Alone by the Schuylkill a wanderer roved,
And bright were its flowery banks to his eye;
But far, very far were the friends that he loved,
And he gazed on its flowery banks with a sigh.
Oh Nature, though blessed and bright are thy rays,
O'er the brow of creation enchantingly thrown,
Yet faint are they all to the lustre that plays
In a smile from the heart that is fondly our own.
Nor long did the soul of the stranger remain
Unblest by the smile he had languished to meet;
Though scarce did he hope it would soothe him again,
Till the threshold of home had been pressed by his feet.
But the lays of his boyhood had stolen to their ear,
And they loved what they knew of so humble a name;
And they told him, with flattery welcome and dear,
That they found in his heart something better than fame.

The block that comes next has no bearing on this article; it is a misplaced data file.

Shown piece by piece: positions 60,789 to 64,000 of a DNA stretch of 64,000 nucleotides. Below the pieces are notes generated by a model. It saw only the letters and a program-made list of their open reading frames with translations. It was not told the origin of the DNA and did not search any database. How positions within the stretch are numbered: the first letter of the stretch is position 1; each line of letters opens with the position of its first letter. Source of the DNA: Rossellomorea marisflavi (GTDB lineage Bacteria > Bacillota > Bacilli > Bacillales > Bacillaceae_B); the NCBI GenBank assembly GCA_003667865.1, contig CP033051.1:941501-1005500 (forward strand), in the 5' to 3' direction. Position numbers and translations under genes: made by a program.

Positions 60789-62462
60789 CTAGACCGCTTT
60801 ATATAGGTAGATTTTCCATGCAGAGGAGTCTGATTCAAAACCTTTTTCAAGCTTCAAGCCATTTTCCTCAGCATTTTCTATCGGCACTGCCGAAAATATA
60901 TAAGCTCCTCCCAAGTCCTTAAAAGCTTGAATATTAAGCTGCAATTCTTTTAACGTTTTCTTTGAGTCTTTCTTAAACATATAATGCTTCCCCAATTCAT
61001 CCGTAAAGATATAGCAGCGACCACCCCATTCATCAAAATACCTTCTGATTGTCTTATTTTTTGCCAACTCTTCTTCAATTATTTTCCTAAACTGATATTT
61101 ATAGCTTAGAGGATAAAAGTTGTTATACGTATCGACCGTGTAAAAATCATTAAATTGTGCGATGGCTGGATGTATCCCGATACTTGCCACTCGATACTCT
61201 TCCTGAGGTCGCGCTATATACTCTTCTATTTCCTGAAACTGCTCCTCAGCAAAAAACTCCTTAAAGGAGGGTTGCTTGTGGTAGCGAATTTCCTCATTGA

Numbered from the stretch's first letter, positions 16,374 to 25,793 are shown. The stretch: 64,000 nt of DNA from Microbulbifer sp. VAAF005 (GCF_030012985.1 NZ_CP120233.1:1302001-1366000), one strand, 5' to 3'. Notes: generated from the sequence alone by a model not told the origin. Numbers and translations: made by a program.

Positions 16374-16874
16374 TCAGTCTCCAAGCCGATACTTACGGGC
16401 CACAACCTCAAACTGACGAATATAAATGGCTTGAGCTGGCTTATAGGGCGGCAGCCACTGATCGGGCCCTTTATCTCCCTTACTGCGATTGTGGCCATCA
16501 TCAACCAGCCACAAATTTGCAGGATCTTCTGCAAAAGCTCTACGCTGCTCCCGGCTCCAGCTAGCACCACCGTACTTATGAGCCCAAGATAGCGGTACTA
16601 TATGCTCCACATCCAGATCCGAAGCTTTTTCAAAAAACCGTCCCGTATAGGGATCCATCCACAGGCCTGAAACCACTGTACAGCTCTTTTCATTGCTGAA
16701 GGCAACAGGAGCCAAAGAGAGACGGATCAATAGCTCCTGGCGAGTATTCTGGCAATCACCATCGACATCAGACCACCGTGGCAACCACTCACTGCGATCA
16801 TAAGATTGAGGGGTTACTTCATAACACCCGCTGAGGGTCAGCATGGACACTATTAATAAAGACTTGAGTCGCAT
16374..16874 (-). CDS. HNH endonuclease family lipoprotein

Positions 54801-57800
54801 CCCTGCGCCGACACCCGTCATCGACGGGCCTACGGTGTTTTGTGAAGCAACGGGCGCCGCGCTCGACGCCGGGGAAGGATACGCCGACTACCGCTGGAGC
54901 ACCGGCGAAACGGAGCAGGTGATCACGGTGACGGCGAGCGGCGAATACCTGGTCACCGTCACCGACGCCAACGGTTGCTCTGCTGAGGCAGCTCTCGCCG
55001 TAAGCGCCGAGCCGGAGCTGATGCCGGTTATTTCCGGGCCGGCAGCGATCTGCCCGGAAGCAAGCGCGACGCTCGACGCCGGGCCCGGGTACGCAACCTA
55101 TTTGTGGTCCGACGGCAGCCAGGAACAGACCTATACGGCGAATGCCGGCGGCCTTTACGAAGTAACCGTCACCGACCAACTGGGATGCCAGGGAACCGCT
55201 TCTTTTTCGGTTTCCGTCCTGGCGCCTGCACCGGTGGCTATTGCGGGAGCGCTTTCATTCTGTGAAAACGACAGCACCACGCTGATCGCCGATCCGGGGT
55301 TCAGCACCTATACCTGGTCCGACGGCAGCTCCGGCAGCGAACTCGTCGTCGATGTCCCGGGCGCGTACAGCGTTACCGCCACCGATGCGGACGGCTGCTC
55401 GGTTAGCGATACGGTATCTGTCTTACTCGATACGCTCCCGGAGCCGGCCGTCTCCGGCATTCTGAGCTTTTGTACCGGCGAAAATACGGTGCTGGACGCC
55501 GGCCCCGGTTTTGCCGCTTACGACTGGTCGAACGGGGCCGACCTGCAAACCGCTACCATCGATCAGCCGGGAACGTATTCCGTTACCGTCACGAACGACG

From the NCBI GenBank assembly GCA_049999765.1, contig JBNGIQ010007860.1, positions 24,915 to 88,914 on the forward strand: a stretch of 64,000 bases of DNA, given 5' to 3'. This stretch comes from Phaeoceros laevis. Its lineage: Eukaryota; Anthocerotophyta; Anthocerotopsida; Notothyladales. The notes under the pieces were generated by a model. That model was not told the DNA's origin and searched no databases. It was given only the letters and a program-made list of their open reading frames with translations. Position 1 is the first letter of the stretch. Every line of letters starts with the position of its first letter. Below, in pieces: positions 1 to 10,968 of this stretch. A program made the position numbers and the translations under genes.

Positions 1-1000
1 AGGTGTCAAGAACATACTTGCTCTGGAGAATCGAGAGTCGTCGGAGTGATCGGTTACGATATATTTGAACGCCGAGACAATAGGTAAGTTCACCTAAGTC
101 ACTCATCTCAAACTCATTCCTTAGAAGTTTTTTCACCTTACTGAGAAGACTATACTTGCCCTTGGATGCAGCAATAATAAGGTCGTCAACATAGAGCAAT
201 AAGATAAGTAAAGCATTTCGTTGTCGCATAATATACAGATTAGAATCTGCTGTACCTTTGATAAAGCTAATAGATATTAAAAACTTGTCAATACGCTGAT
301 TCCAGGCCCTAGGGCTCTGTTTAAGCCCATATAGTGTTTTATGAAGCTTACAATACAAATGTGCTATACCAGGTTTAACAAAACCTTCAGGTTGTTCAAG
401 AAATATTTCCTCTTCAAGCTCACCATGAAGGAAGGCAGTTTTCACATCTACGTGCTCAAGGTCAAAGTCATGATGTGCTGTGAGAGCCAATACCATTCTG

Nor did woman--oh woman! Whose form and whose soul
Are the spell and the life of each path we pursue;
Whether sunned in the tropics or chilled at the pole,
If woman be there, there is happiness too:--
Nor did she her enamoring magic deny,--
That magic his heart had relinquished so long,--
Like eyes he had loved was her eloquent eye,
Like them did it soften and weep at his song.
Oh, blest be the tear, and in memory oft
May its sparkle be shed o'er the wanderer's dream;
Thrice blest be that eye, and may passion as soft,
As free from a pang, ever mellow its beam!
The stranger is gone--but he will not forget,
When at home he shall talk of the toils he has known,
To tell, with a sigh, what endearments he met,
As he strayed by the wave of the Schuylkill alone.